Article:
Mary Shelley’s, Frankenstein

Mary Shelley’s, Frankenstein

Mary Shelley’s, Frankenstein, was written during a period of dramatic revolution. The failed French Revolution and Industrial Revolution seriously mark the novel with hints of moral and scientific revolution. Through Frankenstein, Shelley sends out a clear message that morally irresponsible scientific development can unleash a monster that can destroy its creator. Upon beginning the creation process, Victor Frankenstein uses the scientific advances of others to infiltrate the role of nature. “The modern masters promise very little..

But these philosophers .. have indeed performed miracles.. They penetrate into the recesses of nature and show how she works in her hiding-places. They ascend into the heavens; they have discovered how the blood circulates, and the nature of the air we breath. They have acquired new and almost unlimited powers; they can command the thunders of heaven, mimic the earthquake, and even mock the invisible world of its own shadows”(47). Frankenstein sees these innovations as overpowering and substantially giving humans the power of god.

Frankenstein believes that through these new scientific powers human kind would be served with a positive effect. Disease could be banished and self glory could result. “what glory would attend the discovery if I could banish disease from the human frame and render man invulnerable to any but a violent death”(40)! Shelley characterizes Frankenstein as a modern a mad scientist. One who fails to look at the moral and social implications when attempting to play god. Frankenstein gets obsessed with the power to master nature and create a new life.

In creating life, and ultimately the creature, Victor Frankenstein seeks unlimited power to the extent that he is taking the place of god in relation to his creation. “A new species would bless me as its creator and source; many happy and excellent natures would owe their being to me”(52). Frankenstein believes that there may be little end to his power. “I might in process of time renew life where death had apparently devoted the body to corruption”(53). In order to create the new life Frankenstein must look beyond moral obligation and dehumanize the act of life.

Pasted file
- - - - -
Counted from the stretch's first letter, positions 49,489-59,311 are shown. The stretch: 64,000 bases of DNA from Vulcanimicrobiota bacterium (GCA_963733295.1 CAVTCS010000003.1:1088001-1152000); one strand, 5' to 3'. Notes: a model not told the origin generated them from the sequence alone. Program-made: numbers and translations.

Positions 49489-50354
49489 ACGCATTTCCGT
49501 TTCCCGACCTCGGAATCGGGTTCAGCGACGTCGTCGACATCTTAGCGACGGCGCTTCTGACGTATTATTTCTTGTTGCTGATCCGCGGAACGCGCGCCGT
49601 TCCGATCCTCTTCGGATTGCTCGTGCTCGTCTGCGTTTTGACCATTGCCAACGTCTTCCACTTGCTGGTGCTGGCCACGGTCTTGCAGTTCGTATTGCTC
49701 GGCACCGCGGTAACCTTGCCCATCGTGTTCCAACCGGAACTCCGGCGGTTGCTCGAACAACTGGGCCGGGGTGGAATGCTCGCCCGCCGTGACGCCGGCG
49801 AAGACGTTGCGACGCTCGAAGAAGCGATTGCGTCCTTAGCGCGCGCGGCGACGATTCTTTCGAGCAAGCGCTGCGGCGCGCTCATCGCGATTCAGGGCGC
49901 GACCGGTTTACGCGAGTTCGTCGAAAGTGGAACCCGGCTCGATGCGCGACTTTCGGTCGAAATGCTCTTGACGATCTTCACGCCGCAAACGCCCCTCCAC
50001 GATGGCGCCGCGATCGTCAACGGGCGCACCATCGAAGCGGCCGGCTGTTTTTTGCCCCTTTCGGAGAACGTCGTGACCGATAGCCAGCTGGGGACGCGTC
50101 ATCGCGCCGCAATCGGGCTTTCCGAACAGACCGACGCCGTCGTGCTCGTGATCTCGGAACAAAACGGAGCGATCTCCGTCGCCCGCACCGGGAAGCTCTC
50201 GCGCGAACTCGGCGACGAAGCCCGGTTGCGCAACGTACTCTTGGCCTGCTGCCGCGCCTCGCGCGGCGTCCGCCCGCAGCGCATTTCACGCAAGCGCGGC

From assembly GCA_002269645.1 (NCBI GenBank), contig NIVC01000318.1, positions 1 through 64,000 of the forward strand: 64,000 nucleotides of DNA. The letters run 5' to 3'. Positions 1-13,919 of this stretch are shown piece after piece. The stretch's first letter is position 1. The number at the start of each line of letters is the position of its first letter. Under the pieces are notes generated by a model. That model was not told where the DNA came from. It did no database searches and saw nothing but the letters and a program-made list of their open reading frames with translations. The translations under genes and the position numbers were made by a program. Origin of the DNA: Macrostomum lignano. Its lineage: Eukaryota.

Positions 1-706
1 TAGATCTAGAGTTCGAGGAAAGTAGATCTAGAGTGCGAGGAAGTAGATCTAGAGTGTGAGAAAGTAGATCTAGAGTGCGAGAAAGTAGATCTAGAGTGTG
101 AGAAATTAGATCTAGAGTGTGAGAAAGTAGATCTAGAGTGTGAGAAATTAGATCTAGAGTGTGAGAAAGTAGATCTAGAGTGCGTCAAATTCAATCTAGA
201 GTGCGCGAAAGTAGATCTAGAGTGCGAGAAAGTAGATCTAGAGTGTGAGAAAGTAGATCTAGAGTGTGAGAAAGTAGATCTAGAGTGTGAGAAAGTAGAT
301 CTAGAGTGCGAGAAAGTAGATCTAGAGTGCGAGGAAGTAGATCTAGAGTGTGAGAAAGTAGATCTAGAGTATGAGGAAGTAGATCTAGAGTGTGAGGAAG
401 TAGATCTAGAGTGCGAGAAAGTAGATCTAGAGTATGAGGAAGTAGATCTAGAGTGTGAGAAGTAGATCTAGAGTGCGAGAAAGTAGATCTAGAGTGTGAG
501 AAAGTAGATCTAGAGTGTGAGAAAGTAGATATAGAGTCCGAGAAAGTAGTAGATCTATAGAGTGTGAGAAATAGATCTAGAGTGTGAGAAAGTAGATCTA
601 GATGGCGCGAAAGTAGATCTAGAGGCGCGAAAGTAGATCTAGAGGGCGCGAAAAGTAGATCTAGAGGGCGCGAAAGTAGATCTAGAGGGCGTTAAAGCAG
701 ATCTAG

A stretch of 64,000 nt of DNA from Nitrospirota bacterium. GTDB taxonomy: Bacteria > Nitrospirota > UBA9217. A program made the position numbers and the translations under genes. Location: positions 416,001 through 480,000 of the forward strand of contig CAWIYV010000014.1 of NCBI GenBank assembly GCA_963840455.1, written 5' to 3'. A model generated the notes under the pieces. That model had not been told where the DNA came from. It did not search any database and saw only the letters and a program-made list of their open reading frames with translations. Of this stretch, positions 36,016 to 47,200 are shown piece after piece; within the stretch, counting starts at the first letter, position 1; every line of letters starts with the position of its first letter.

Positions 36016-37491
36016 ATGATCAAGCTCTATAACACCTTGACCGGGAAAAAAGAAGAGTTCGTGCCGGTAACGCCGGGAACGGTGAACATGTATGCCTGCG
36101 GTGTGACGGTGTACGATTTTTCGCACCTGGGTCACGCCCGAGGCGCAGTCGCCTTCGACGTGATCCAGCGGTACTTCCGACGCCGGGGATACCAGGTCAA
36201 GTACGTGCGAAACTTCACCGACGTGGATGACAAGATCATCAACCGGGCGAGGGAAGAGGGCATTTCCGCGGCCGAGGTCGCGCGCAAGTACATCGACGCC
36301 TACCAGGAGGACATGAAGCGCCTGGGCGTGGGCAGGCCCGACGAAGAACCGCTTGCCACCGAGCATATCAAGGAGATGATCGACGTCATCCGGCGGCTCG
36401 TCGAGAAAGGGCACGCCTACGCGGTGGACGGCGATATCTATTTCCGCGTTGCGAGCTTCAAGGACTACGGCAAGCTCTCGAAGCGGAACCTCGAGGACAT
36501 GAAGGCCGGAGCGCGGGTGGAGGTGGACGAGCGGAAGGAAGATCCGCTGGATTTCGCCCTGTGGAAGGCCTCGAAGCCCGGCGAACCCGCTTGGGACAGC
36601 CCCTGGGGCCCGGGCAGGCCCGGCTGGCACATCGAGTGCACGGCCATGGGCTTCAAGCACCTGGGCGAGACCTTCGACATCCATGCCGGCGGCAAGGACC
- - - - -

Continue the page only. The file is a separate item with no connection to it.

He exploits natures resources in his obsession to manipulate nature. For Frankenstein death and decay have no morality. The process is merely scientific, “I beheld the corruption of death succeed to the blooming cheek of life; I saw how the worm inherited the wonders of the eye and brain”(51). It is this vantage point which allows Frankenstein to gather the bones and body parts from dissecting rooms and slaughterhouses, and look at them as only materials for his product. He never once looks at each bone or body part as a person.

Frankenstein is not concerned with morality. There is never a question as to whether he should create life, only how to do it. “When I found so astonishing a power placed within my hands, I hesitated a long time concerning the matter to which I should employ it. Although I possessed the capacity of bestowing animation… still remained a work of inconceivable difficulty and labour”(52). Frankenstein never questions the ethics in creating a new life, he simply uses science.

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Mary Shelley’s “Frankenstein”

Mary Shelley’s “Frankenstein”

Through the exploration of value attached to friendship in Mary Shelley’s “Frankenstein”, it is found that Victor, Walton, and the monster each desire a companion to either fall back on during times of misery, to console with, or to learn from. During various periods throughout the novel, it is found that Victor depends heavily on friendship when tragedy occurs to keep him from going insane. Walton desires the friendship of a man to have someone who he can sympathize with.

The sole purpose of the monster is to find a companion to learn from and not be a total outcast to society. None of these characters desire to be isolated and when any of them become so, they lose the ability to function properly and are driven insane. Whenever Victor suffers tragedy, he looks to the close comfort of his friends to raise his spirits. Following the creation of the monster, Victor undergoes great pain when he states, “I passed the night wretchedly”(p. 87). In the process of creating the monster, Victor has been isolated for a long time.

He becomes mad and sickened after the monster’s awakening and has never felt true horror and fear such as this. With the arrival of Clerval his emotions change when he states, “But I was in reality very ill; and surely nothing but the unbounded and unremitting attentions of my friend could have restored me to life”(p. 91). Victor rejoiced his spirit with pleasure on the arrival of his friend. Victor recollected the pleasant thoughts of his home and family through Clerval. He found that he could fall back on Clerval to forget the pain.